New regulation encourages life sciences innovation

Decree 8,772 of May 11 2016 regulates the Biodiversity Law (13,123 of May 20 2015), which provides for access to genetic heritage, protection and access to associated traditional knowledge and the sharing of benefits for the conservation and sustainable use of biodiversity.

Impact of regulation on R&D
Extensive research has been conducted using information accessed from genetic heritage. This includes extracts, such as those from plants for the development of cosmetics and herbal medicines, and those derived from enzymes that catalyse the reactions or synthesis of chemical compounds, with applications in different industries. Native or genetically modified microorganisms are used in biotechnological processes and to obtain different products. Substances extracted from animals and insects can be used in the formulation of chemical compositions for the manufacture of cosmetics and drugs.

In view of the versatility of using biodiversity in different industrial sectors, it is clear that access to genetic heritage is strategic for R&D, providing opportunities for competitive advantage in domestic and international markets.

In the context of research, technological development and technological exploitation of a product, a possible innovation brought by the regulation of the Biodiversity Law is the reduction of excessive bureaucracy and consequent delays in the issuance of approval of research authorisations by the competent offices, which used to discourage, technically and monetarily, researchers from academia and industry. This scenario was compounded by fines for not complying with requirements to obtain authorisation for research, and thus activities related to R&D and the potential subsequent resulting patent applications remained stagnant until obtaining such authorisation.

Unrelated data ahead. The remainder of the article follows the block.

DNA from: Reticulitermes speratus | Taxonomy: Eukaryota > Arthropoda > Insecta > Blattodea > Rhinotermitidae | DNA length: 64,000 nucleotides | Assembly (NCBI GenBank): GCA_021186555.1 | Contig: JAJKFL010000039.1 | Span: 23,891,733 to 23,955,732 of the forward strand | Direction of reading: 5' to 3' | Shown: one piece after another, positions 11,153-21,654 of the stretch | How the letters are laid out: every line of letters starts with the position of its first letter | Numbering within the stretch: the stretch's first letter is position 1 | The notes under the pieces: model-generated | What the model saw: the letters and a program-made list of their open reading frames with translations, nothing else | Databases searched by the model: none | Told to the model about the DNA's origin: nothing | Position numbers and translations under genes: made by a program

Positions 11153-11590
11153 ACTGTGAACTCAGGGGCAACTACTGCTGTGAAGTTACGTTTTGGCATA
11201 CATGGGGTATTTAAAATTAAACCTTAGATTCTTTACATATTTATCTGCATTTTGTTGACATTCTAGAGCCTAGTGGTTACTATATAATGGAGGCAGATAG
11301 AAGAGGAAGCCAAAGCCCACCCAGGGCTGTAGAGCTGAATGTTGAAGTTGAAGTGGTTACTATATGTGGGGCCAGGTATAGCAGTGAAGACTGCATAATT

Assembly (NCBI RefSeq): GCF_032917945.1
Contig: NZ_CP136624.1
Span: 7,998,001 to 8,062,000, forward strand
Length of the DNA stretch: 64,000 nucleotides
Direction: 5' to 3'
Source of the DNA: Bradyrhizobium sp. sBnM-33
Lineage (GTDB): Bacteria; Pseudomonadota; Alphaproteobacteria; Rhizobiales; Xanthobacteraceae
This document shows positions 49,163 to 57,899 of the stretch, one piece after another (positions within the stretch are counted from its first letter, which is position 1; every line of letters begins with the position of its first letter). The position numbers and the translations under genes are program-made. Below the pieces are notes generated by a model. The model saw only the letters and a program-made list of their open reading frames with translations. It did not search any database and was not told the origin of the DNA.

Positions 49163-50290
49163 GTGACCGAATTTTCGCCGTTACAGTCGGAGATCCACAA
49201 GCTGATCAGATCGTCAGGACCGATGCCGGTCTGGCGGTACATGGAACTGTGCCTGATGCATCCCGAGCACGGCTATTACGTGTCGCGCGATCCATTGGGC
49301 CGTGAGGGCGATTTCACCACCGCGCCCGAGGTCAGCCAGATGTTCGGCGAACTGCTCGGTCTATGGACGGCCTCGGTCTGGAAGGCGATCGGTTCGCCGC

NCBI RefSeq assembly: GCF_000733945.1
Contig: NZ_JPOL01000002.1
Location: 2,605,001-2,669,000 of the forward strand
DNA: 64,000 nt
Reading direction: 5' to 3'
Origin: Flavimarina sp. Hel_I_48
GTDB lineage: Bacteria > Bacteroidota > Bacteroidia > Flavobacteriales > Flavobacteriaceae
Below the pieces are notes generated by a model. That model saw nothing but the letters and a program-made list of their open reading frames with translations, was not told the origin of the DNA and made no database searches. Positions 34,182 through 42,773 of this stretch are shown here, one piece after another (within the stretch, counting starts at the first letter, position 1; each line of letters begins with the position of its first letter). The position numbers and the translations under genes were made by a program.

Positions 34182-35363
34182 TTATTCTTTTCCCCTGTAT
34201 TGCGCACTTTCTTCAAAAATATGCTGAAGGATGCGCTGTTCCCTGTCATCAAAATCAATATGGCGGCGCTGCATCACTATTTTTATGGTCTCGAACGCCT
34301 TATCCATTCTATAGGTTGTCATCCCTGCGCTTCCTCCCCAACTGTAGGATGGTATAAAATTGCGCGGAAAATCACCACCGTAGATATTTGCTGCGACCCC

Under the new regulation, research involving access to Brazilian genetic heritage and associated traditional knowledge, as well as product development based on local biodiversity, no longer needs prior authorisation before commencing (with some exceptions). The intention is to make the authorisation process for R&D activities more dynamic, given that after the electronic filing of a specific form to access genetic heritage and associated traditional knowledge in the National System for the Management of Genetic Heritage and Associated Traditional Knowledge (SisGen), the registration receipt is issued. The new system enables a traceability of such activities for various purposes (eg, to grant and guarantee IP rights of the National Institute of Industrial Property). The information on the SisGen is public, unless the user requests it to be confidential.

Impact on patents